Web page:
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Claims(11)
1. A bone dilator, characterized in comprising a head portion, a neck portion, a connecting tube, a handle and a rotary hilt, wherein the head portion and the neck portion are integrated as a whole via hinged joint therebetween; the head portion, the neck portion, the connecting tube and the handle are hollow bodies, through which a pull rod penetrates; the rotary hilt is connected to a tension bolt, which is connected to one end of the pull rod; another end of the pull rod is provided with bar stays at both sides thereof, and the two ends of the bar stays are movably connected to the pull rod and the head portion, respectively, via pins; a distal end of the connecting tube is movably connected to a proximal end of the neck portion, and a proximal end of the connecting tube is fixedly connected to a distal end of the handle; a distal end of a hilt support is disposed at a proximal end side of the handle, and the rotary hilt is movably connected to a proximal end side of the hilt support.
2. The bone dilator according to claim 1, characterized in that the head portion consists of two parts disposed to face each other, and the neck portion assumes a shape of two semicircular tubes.
3. The bone dilator according to claim 2, characterized in that the head portion can be racket-shaped, rectangular, elliptic, circular or semicircular, etc., in accordance with different locations to which it will be applied.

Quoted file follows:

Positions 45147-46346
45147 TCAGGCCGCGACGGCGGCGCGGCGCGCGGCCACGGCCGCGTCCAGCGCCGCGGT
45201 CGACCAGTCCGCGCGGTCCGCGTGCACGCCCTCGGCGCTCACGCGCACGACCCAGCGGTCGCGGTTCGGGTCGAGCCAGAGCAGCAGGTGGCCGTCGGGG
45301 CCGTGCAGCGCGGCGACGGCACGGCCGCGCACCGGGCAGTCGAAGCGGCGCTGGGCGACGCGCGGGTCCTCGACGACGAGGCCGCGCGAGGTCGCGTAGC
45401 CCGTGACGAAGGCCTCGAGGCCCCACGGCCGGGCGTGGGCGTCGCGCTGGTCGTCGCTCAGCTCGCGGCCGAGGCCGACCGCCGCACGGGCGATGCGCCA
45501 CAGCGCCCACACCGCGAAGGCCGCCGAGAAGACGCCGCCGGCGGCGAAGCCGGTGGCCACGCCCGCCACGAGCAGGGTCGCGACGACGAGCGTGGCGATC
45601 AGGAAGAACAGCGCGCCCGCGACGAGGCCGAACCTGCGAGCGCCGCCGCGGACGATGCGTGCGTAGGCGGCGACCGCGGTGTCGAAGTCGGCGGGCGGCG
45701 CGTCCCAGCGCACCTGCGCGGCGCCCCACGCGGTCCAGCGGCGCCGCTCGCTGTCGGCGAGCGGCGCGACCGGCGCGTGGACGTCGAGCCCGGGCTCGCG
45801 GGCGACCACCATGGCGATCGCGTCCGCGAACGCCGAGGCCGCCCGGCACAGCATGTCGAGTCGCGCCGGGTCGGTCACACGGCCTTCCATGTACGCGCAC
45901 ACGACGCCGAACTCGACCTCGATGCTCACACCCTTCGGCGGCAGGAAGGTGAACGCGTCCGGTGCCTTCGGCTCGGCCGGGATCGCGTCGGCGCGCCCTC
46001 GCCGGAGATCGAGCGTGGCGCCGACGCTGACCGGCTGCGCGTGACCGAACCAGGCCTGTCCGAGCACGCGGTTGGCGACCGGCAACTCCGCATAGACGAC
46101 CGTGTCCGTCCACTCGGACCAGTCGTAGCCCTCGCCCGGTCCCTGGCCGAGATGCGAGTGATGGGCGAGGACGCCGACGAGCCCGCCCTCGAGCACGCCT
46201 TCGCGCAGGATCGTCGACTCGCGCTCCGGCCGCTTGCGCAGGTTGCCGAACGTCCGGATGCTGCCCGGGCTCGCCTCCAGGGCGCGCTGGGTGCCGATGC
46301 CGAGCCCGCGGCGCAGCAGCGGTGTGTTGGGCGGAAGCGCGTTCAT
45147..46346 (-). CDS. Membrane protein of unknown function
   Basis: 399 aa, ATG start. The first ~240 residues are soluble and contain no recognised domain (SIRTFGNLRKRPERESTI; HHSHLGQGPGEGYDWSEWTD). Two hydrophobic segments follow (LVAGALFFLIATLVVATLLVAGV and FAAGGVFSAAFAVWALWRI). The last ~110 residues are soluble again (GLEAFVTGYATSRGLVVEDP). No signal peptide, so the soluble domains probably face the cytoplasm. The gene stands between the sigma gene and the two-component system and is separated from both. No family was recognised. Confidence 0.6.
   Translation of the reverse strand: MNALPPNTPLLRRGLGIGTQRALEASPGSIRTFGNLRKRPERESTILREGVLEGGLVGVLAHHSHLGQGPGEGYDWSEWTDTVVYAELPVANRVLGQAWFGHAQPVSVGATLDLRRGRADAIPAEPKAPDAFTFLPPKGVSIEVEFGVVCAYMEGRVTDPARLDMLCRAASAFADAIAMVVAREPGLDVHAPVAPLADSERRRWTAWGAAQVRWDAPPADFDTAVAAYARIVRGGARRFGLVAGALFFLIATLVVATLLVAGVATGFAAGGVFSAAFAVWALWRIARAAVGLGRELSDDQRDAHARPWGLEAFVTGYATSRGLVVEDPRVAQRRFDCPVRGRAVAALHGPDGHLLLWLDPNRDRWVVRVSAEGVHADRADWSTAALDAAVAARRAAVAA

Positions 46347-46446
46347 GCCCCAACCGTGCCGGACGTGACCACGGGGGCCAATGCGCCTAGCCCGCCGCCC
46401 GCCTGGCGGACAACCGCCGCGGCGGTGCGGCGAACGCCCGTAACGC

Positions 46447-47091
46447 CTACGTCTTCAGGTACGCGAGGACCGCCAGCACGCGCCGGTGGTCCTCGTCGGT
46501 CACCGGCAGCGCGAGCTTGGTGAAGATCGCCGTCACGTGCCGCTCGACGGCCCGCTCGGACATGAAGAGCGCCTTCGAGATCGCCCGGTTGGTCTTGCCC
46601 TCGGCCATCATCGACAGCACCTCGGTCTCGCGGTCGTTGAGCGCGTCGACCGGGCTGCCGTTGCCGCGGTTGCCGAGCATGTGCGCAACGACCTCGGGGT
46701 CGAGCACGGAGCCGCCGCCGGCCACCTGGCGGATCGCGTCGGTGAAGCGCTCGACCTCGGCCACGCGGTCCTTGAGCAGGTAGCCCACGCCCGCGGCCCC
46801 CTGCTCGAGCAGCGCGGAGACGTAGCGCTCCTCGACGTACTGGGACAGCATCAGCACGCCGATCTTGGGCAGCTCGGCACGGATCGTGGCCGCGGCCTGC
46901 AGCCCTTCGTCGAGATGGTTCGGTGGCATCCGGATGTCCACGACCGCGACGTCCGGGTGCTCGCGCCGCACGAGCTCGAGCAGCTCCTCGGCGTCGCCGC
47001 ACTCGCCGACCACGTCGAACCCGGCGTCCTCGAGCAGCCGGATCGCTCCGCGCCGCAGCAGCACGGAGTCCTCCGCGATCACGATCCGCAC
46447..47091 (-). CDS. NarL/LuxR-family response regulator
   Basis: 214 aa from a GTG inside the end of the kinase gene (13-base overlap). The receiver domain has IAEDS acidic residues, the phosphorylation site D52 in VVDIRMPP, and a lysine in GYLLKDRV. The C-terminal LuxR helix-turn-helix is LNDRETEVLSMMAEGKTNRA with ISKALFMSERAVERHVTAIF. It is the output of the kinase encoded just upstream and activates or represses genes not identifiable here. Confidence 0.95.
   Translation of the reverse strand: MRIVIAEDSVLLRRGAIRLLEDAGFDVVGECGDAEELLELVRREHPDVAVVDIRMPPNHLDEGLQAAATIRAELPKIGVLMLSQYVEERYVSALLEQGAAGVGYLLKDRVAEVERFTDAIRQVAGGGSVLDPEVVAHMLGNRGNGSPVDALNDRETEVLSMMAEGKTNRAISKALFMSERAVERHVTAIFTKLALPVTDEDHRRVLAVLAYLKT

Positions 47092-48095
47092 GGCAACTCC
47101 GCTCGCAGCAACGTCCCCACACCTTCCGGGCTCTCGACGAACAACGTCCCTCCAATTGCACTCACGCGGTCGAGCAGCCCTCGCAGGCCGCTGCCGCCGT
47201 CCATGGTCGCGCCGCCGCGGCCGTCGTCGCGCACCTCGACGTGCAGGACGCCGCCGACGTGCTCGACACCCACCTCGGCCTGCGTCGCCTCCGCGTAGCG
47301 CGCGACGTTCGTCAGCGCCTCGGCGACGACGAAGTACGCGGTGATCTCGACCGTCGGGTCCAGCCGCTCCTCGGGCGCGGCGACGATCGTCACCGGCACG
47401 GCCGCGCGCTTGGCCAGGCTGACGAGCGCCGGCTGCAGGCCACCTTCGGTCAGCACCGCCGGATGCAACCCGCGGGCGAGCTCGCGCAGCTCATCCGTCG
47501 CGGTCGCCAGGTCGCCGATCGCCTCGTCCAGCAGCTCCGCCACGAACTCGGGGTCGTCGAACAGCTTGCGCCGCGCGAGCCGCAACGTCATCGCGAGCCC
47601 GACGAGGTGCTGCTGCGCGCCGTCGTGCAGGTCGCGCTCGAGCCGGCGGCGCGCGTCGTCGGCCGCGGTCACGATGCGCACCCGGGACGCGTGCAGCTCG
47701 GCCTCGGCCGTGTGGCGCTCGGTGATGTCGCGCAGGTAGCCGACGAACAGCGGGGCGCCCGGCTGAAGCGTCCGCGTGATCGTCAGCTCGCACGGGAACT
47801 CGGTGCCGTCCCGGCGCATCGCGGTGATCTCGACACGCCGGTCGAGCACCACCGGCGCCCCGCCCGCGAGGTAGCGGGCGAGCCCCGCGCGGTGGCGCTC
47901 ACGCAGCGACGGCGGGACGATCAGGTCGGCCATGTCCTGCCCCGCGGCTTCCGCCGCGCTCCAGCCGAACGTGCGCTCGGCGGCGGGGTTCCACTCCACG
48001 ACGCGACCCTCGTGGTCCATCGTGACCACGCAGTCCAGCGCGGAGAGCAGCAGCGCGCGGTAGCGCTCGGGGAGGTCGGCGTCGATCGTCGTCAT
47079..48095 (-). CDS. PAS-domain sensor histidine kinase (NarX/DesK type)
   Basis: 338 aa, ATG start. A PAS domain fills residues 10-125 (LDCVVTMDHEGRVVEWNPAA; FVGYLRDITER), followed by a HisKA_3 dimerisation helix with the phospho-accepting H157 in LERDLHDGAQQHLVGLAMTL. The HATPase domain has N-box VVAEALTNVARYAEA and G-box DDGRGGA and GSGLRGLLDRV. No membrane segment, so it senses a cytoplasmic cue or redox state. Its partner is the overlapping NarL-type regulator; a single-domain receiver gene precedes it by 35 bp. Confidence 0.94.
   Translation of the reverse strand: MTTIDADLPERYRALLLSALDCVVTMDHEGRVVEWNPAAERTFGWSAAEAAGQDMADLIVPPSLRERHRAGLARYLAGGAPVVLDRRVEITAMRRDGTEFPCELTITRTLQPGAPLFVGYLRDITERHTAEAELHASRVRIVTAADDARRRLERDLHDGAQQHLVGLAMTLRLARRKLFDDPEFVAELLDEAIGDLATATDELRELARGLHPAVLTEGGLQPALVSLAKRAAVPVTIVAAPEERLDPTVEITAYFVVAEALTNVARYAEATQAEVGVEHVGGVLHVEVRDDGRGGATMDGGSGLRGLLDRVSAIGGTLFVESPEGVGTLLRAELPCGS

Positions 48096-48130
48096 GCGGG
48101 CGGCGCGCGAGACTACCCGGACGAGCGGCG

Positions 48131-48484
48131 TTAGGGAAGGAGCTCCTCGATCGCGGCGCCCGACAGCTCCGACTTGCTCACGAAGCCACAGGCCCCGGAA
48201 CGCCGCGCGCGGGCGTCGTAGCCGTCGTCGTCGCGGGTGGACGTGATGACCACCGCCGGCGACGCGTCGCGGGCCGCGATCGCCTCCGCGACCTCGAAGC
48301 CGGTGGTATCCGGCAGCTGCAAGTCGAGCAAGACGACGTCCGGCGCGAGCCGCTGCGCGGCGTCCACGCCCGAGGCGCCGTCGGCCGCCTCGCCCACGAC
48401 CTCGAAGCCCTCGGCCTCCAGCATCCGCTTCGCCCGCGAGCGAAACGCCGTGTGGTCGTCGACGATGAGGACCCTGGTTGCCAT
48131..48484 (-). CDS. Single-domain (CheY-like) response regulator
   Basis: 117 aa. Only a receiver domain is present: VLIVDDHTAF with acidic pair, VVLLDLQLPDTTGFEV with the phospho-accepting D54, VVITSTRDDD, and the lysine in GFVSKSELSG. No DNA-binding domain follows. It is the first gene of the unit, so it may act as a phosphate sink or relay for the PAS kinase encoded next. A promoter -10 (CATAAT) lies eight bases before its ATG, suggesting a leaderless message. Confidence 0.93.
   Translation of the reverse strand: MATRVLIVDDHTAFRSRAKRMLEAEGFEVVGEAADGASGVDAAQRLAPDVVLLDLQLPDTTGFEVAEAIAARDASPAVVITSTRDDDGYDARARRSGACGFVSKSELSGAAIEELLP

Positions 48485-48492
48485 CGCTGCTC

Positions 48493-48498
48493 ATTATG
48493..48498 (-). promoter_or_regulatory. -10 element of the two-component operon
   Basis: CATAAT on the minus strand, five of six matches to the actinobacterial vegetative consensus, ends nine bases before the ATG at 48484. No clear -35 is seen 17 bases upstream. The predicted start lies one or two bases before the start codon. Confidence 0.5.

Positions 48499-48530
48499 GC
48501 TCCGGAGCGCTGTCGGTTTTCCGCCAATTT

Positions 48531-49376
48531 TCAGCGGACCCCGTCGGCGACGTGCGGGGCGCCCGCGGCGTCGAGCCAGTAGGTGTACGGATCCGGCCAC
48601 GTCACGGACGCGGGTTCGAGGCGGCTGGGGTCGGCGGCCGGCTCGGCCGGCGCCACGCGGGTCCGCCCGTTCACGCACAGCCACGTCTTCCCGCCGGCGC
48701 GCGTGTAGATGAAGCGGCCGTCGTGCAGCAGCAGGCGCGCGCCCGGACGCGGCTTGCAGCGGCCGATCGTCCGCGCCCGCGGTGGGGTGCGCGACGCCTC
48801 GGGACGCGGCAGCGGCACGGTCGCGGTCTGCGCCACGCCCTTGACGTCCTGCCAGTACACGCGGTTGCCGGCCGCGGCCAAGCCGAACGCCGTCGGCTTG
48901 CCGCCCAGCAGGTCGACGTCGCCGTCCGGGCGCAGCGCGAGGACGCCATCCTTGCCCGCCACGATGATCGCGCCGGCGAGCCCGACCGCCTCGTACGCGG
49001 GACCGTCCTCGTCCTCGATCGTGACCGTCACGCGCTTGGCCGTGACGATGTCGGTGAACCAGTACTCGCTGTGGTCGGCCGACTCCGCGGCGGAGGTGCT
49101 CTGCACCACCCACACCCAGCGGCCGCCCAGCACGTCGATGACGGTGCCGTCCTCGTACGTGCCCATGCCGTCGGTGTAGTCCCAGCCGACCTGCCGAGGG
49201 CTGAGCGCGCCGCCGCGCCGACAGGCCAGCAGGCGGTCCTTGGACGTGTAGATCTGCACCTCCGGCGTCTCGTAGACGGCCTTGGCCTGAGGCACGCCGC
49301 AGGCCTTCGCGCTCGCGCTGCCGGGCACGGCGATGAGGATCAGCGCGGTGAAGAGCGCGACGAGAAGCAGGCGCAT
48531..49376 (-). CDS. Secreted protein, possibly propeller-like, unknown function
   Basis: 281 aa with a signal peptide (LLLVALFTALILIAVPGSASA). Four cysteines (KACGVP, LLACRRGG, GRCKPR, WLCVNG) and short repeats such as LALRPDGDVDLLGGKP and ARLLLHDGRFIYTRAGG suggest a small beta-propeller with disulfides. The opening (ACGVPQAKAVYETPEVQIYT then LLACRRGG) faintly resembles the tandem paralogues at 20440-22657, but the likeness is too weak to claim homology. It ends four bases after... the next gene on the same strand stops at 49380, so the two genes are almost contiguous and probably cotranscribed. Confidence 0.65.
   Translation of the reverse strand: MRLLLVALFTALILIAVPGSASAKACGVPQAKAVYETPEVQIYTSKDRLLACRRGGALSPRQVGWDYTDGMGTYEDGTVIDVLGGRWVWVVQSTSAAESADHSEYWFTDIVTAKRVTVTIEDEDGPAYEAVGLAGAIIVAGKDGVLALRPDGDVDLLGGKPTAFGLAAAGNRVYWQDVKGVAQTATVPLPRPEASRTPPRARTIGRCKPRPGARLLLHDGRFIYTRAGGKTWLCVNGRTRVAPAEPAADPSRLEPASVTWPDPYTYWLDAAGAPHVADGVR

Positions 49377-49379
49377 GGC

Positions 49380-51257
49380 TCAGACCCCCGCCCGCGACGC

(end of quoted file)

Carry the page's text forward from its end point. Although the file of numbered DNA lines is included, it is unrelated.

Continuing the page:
4. The bone dilator according to claim 1, 2 or 3, characterized in that a groove is formed inside the head portion and the neck portion, so that, when the head portion and the neck portion completely fold down together, the distal end of the pull rod and the bar stays are completely or partially retracted in the groove inside the head portion and the neck portion.
5. The bone dilator according to claim 1, characterized in that at least two pairs of bar stays are provided, with first ends of the two pairs of bar stays being respectively movably connected to the pull rod via connecting pins, and second ends thereof being respectively movably connected to the inside of the head portion via connecting pins.